Dark Logic: Transnational Criminal Tactics and Global Security
(Stanford, California: Stanford University Press, 2011), 255 pages.
Over the last two decades, the global shadow economy has flourished: according to the UN Office on Drugs and Crime (UNODC), illegal trade--in guns, drugs, timber, elephant ivory, human beings, and virtually anything for the right price--generates an annual turnover of some $870 billion, the equivalent of nearly 7 percent of the world's legitimate exports of merchandise. (1)
A recent UNODC publication reports that "states and international organizations have largely failed to anticipate the evolution of transnational organized crime." The entire industry, it would seem, grew up hidden in plain sight, as if garbed in camouflage from its infancy. What countermeasures have been taken--mostly in the form of conventional law enforcement--"have done little" to stem its growth or minimize its impact. (2)
Few scholars are less surprised by these grim facts than Dr. Robert Mandel, professor of international affairs at Lewis & Clark College and author of Dark Logic: Transnational Criminal Tactics and Global Security. Mandel has been mulling over transnational organized crime for well over a decade, and his latest meditation on the subject can be read as a sequel to an earlier work: Deadly Transfers and The Global Playground: Transnational Security Threats in a Disorderly World (1999).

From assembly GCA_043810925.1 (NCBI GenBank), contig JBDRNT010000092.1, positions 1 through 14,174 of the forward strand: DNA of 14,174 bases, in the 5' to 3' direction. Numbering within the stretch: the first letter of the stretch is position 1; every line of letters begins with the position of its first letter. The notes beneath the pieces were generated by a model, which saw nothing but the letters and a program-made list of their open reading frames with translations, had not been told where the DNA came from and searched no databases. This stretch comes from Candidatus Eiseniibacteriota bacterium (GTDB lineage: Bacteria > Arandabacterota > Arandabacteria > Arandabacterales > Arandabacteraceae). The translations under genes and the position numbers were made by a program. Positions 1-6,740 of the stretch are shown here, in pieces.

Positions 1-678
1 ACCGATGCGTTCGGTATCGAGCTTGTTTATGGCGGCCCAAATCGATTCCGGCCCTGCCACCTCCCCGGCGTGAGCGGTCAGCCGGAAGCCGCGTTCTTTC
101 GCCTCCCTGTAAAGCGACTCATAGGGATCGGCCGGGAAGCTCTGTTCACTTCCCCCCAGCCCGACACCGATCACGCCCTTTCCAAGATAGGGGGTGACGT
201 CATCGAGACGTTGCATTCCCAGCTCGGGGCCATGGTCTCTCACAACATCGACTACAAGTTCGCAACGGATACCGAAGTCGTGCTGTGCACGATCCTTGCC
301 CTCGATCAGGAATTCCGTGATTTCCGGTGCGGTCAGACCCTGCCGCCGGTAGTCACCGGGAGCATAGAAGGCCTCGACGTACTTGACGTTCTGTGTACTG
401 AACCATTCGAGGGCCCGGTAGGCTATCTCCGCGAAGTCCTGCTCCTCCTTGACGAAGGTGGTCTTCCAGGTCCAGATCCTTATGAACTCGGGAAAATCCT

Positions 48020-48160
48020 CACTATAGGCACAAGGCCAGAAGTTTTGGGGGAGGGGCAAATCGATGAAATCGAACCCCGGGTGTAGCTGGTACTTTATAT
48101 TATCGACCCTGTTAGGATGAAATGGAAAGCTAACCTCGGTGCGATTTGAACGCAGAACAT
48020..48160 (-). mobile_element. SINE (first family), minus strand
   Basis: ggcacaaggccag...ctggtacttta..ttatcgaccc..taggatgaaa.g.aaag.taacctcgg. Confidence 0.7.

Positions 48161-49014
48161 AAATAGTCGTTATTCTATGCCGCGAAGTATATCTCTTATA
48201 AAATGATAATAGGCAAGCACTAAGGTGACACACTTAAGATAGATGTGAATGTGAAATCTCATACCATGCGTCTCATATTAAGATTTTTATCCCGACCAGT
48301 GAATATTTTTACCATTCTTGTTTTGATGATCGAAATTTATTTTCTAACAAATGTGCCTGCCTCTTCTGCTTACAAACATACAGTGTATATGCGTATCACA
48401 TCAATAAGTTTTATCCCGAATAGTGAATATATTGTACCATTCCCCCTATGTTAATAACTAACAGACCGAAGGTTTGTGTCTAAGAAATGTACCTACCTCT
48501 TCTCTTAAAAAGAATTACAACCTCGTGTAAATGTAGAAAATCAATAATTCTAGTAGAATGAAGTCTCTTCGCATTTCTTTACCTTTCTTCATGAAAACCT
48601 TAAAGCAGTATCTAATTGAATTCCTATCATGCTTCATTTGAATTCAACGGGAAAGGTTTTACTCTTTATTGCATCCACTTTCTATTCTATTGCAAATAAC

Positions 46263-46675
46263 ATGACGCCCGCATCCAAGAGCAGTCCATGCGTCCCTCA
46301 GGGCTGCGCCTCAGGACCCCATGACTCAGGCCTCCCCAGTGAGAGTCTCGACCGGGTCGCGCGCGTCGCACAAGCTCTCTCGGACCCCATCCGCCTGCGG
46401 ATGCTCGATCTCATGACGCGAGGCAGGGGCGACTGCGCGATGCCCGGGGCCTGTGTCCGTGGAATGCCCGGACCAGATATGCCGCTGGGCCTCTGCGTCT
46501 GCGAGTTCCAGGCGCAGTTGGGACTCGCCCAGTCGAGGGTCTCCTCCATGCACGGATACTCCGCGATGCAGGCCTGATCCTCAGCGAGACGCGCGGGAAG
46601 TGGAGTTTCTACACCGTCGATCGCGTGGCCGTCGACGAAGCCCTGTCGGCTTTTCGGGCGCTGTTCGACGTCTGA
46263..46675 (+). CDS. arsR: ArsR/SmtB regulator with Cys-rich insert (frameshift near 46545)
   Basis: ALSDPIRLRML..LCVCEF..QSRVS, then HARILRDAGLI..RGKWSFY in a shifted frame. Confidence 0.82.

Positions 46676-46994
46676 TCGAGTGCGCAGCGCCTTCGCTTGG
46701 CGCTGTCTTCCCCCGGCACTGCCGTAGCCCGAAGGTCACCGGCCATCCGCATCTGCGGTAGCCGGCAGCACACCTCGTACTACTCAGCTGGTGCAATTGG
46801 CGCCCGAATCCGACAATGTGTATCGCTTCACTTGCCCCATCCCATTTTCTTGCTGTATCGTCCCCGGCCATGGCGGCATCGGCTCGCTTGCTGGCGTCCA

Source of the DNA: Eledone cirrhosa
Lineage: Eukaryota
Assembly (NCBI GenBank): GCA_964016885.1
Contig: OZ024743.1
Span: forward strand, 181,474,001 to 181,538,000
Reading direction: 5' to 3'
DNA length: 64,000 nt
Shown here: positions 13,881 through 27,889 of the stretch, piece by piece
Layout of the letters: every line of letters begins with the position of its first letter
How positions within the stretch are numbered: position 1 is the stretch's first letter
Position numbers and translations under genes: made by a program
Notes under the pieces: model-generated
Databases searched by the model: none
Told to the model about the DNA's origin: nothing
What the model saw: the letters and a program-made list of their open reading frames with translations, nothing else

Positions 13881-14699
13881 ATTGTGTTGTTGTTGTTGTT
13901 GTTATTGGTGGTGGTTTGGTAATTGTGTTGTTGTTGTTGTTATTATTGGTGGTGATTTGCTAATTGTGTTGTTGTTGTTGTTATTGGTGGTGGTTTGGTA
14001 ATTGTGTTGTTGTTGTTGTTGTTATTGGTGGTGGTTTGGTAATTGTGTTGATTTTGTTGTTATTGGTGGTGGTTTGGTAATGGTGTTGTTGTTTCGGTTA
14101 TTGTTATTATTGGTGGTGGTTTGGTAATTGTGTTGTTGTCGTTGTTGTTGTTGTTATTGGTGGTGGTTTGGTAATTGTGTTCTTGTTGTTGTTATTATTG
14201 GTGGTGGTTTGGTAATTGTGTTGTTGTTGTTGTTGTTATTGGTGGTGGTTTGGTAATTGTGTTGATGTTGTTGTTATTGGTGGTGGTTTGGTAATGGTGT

In Dark Logic, Mandel contends that there exists a major lacuna in policymakers' understanding of the modus operandi of global crime networks. Commonly held assumptions about what triggers organized crime, the extent of its impact, and what might make for successful policy responses have been, on the whole, "controversial, wrongheaded, or ill advised." (3)
Mandel aims to get into the heads of transnational criminals and to cast a bright light on the contents within. He focuses on the "Big Five" criminal organizations: the Chinese triads, the Colombian cartels, the Italian mafia, the Japanese yakuza, and the Russian mob. When are their members likely to employ corruption as a tactic, and what circumstances will goad them to violence? Under what conditions will the ramifications of crime be borne by individuals, and past what point is the state itself imperiled? These are the central questions driving Mandel's analysis.
In answering them, he hopes to provide global law enforcement and defense officials--to whom the book is...